>Acute Salicylate Toxicity

Approach to Acute Salicylate Toxicity

Dr Sarah Compeau PGY3 FMEM

Reviewed by Dr Natasha DeSousa and Dr. David Lewis

 

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Background:

Include in your history the amount, timing, route, reason and chronicity of exposure to salicylates. Note that the following focuses on acute salicylate ingestions; the presentation and treatment of chronic or acute-on-chronic ingestions differs. Acute toxicity may occur after a single ingestion the equivalent of >150 mg/kg or >6.5 g of acetylsalicylic acid. Consider other sources of salicylates other than acetylsalicylic acid (aspirin) such as topical salicylic acid, methylsalicylate (Oil of Wintergreen), bismuth subsalicylate (Pepto-Bismol), and herbal products.

 

Clinical Features:

Early clinical features of acute toxicity (within 1-2hrs) include: tachypnea/hyperventilation, tinnitus, vertigo, nausea, vomiting, and diarrhea. More severe symptoms (with a poorer prognosis) include hyperthermia, hypovolemia, altered mental status, acute pulmonary edema, ventricular arrhythmias, hepatic insufficiency, acute renal failure.

 

Investigations:

Initial blood work should include a salicylate level, tylenol level, complete tox screen, VBG, electrolytes, urea, creatinine, INR, PTT and lactate.

 

Salicylate poisoning is characterized by a mixed acid-base disturbance. In overdose, salicylate induces direct brainstem stimulation of the respiratory center. This causes hyperpnea and, in the early stages, results in respiratory alkalosis. As more salicylate is absorbed, an uncoupling of oxidative phosphorylation occurs, and the patient develops concomitant metabolic acidosis.

 

At physiologic pH, essentially all salicylate molecules are ionized.  The metabolic acidosis described above increases the proportion of non-ionized salicylate. These molecules diffuse across the blood-brain barrier, leading to increased CNS salicylate levels, which directly correlate with increased mortality. The goal of therapy is to prevent serum salicylate from diffusing into the CNS and to promote movement of salicylate out of the CNS.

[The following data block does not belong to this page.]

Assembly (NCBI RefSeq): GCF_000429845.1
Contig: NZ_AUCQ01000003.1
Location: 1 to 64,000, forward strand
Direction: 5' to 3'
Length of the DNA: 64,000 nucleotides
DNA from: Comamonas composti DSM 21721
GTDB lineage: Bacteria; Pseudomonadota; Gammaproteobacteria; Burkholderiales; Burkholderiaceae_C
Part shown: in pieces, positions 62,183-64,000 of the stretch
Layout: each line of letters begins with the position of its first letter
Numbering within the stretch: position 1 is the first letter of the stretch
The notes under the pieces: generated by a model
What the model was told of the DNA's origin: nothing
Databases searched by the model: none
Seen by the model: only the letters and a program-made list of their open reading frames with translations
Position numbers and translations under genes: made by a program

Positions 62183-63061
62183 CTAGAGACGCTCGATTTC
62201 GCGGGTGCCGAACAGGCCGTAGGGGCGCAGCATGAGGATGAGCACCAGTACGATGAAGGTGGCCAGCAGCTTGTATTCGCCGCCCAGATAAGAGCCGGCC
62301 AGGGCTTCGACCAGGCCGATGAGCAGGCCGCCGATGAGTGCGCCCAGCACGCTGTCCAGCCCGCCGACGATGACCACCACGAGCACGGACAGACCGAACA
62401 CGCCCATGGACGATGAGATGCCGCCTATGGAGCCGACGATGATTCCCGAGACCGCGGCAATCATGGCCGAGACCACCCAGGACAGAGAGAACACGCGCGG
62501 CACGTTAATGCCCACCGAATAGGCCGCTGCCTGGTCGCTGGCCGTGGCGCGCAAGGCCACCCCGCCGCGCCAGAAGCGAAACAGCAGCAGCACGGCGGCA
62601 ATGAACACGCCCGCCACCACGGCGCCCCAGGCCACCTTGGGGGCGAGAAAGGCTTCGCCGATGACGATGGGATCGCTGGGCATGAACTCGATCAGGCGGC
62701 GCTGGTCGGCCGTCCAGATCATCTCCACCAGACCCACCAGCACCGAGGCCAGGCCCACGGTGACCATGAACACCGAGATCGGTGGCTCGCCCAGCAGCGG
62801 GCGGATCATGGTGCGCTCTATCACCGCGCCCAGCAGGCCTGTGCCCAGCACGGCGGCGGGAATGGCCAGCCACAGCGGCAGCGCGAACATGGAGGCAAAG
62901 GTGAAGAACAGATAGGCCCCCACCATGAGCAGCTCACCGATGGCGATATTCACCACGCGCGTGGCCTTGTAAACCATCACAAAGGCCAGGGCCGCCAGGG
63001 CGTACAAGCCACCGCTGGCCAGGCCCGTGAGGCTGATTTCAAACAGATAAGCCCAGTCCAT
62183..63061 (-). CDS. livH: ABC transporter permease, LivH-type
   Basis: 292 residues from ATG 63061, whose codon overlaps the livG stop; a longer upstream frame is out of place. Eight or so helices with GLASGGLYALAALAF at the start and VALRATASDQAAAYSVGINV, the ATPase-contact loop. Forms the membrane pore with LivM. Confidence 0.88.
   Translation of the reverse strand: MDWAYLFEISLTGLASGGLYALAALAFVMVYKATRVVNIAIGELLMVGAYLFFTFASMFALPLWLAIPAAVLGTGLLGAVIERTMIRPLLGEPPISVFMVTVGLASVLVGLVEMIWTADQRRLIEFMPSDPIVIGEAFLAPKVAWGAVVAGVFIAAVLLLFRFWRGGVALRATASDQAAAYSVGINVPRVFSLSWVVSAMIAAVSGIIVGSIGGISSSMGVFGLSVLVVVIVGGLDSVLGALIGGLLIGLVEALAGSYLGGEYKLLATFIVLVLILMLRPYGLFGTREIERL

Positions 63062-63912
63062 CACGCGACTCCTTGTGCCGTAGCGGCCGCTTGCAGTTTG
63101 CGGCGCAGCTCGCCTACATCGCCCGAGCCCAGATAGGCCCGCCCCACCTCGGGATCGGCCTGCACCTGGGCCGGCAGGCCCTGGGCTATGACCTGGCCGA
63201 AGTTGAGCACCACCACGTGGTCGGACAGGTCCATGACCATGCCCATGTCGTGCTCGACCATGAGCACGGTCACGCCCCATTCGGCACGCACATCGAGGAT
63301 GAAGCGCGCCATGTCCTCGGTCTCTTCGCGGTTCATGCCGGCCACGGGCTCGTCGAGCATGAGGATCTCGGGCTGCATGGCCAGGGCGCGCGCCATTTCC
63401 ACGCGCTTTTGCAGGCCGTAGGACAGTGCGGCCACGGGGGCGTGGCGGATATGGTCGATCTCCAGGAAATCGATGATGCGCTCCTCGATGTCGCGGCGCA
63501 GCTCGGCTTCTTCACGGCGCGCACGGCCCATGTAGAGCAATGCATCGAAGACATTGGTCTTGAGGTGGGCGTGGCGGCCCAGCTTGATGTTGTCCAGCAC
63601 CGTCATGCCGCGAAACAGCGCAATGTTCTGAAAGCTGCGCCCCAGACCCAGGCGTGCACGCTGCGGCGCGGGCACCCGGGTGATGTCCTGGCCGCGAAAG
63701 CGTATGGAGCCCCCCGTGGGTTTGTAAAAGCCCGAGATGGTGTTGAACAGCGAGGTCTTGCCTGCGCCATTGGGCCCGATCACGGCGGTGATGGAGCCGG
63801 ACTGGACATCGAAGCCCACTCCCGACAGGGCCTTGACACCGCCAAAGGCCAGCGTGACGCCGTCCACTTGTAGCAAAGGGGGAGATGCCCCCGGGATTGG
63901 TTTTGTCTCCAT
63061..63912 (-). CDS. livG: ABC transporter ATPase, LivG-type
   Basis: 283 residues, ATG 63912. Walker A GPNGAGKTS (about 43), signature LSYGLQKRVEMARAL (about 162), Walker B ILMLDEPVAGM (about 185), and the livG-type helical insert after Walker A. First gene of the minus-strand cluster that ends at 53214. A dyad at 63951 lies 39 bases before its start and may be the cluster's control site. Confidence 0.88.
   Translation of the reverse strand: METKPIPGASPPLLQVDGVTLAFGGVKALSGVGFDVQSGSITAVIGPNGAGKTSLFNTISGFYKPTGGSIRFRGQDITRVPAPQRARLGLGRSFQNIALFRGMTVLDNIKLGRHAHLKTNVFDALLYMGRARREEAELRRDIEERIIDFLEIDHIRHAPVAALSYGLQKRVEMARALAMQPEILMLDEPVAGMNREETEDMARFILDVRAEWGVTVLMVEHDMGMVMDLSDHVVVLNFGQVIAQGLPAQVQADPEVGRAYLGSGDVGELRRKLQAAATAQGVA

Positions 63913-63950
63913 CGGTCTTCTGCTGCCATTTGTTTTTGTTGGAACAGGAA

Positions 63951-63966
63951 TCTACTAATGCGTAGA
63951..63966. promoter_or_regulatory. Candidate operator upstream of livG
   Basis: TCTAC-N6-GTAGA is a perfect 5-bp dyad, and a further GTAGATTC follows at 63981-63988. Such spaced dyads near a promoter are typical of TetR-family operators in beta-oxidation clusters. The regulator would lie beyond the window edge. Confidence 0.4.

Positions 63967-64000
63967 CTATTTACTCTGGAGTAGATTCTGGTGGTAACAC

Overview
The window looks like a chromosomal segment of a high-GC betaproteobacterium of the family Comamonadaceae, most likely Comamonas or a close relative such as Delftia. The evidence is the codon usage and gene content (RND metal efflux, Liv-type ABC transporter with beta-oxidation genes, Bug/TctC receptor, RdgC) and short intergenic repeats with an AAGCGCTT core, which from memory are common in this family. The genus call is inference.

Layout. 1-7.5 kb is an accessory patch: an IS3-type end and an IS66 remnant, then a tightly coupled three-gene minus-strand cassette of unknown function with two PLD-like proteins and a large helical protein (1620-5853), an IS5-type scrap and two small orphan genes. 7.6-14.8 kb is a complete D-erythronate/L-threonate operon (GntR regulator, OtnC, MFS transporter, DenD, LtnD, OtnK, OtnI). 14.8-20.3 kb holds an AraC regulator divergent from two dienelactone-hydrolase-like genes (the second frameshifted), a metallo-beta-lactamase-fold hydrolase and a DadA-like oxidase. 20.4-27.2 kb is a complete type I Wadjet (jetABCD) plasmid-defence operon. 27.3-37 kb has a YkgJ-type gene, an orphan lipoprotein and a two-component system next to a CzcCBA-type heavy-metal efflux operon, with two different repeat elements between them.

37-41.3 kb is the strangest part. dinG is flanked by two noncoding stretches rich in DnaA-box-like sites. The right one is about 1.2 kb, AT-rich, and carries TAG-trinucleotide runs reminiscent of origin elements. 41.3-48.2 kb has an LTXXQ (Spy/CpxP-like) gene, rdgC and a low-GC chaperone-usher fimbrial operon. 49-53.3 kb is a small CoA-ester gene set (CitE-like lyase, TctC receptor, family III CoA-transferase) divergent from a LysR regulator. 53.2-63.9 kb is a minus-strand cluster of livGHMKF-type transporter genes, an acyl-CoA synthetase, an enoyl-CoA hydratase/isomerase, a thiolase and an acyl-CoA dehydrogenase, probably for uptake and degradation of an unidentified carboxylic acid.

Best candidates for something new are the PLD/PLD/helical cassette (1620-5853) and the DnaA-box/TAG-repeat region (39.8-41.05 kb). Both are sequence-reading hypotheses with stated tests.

Management of Acute Salicylate Toxicity:

  • Call the Poison Control Center: (902) 428-8161 (Halifax-based)
  • Assess and treat ABCDEs as required
  • IVF resuscitation for urine output 1 to 1.5-mL/kg/h
  • Consider activated charcoal for decontamination:
    1. If presentation within 2 hours of ingestion and maintaining airway protection
    2. 1mg/kg to max 50mg/dose
  • Alkalinization of serum and urine
    1. Sodium bicarbonate 1-2 amp bolus, then infusion of 3 amps in 1L D5 at 200ml/hr
    2. Insert foley catheter to measure urine pH hourly
    3. Titrate to a urine pH of 7.5 – 8.0.
      1. This will ionize the salicylate in the urine, impairing reabsorption of salicylate across the urinary tubules and enhancing urinary elimination
  • Monitor for and treat hypokalemia
    1. Early respiratory alkalosis causes intracellular K+ shift and increased renal excretion, may also have high K+ GI losses
    2. Hypokalemia prevents adequate urinary alkalization and should be treated even at low-normal range
    3. Monitor q1hr during alkalinisation therapy
  • Dialysis is indicated as definitive management for patients with:
    1. Altered mental status
    2. Pulmonary or cerebral edema
    3. Renal insufficiency
    4. Hepatic insufficiency with coagulopathy
    5. Contraindication to sodium bicarbonate administration (i.e. fluid overload)
    6. Serum salicylate concentration >7.2 mmol/L (in acute overdose)
    7. Clinical deterioration despite aggressive and appropriate supportive care
  • Disposition
    1. All significant salicylate poisonings must be admitted to the ICU
    2. Patients with accidental ingestions of < 150mg/kg and no signs of toxicity may be observed for 6 hours post ingestion and considered for discharge
      1. Arrange for follow-up within 24 hours

 

References:

Pearlman, B., & Gambhir, R. (2009). Salicylate Intoxication: A Clinical Review. Postgraduate Medicine, 121(4), 162-168.

 

Waseem, M. (2014, September 26). Salicylate Toxicity Treatment & Management. Retrieved March 30, 2015, from http://emedicine.medscape.com/article/1009987-treatment

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